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Youth farm worker dies after falling into operating feed grinder/mixer - Ohio.
Morgantown, WV: U.S. Department of Health and Human Services, Public Health Service, Centers for Disease Control and Prevention, National Institute for Occupational Safety and Health, FACE 2002-10, 2003 Nov; :1-9
On August 15, 2002, a 14-year-old male farm worker (the victim) died after falling into an operating cattle feed grinder/mixer. The victim was using a handheld hay hook to drop hay bales into the operating grinder from the top of a stack of hay bales. He apparently lost his footing, slipped, and fell into the grinder. Approximately 20 minutes later, a coworker entered the area and noticed that the grinder was running unattended. He then called out to the victim and received no response. After looking into the mixing/grinding area of the machine he realized that the victim had fallen into the operating grinder and immediately stopped the machine. Emergency Medical Service (EMS) was summoned via 911 and responded within minutes. The coroner pronounced the victim dead on site. NIOSH investigators concluded that, to help prevent similar occurrences, employers should: 1) ensure that machinery such as top-loading feed grinders are positioned away from upper level work areas where employees could slip and fall into or onto it, and that the machinery is not operating during manual loading; 2) ensure that any keys which are required to operate equipment (tractor/power take off) are kept under the supervision and control of workers permitted to operate such machinery; 3) ensure compliance with child labor laws which restrict the type of work which youth less than 16 years of age are allowed to perform in agricultural settings; 4) ensure that constant supervision is provided when youth are present in a potentially hazardous working environment; 5) consider the use of a conveyor or other mechanical-type apparatus to elevate the feed (hay, corn silage, and alfalfa pellets) up to the loading point of the feed grinder; 6) develop, implement, and enforce a comprehensive safety program for all employees that includes, but is not limited to, training in hazard identification, avoidance, and abatement Additionally; 7) employers and equipment manufacturers should consider placing a warning sign or label on restricted agricultural equipment that indicates it is not to be operated by workers less than 16 years of age.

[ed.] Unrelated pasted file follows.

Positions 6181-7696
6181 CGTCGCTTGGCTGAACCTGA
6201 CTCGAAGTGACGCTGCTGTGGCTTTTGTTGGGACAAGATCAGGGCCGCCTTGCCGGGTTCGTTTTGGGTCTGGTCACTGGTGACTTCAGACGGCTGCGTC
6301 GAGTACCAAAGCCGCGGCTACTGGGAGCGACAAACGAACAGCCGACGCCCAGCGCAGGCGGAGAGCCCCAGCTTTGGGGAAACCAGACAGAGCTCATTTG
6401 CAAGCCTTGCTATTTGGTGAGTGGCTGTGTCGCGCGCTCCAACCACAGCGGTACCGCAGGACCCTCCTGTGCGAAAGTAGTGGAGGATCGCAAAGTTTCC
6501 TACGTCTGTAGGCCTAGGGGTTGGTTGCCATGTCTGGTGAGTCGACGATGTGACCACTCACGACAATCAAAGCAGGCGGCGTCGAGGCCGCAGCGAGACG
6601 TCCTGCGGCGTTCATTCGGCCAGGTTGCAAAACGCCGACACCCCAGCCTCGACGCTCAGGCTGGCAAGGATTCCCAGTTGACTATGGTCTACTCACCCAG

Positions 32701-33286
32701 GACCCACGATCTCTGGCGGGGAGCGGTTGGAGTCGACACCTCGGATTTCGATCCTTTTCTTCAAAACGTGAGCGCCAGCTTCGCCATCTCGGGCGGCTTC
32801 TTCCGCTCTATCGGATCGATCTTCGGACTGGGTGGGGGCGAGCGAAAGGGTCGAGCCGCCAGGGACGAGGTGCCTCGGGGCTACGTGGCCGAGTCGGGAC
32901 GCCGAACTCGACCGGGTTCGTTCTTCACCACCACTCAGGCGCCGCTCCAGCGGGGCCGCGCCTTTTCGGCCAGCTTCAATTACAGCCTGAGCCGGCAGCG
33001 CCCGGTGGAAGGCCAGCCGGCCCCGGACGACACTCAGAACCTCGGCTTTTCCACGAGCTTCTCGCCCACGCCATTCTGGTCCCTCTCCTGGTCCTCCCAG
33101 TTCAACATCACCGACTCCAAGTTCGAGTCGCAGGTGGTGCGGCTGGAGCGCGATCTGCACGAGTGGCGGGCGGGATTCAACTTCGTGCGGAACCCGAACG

Region-5; Traumatic-injuries; Accident-prevention; Safety-practices; Safety-measures; Safety-education; Machine-operation; Machine-operators; Equipment-operators; Hazards; Agricultural-workers; Farmers
Field Studies; Fatality Assessment and Control Evaluation
NTIS Accession No.
National Institute for Occupational Safety and Health
Page last reviewed: April 12, 2019
Content source: National Institute for Occupational Safety and Health Education and Information Division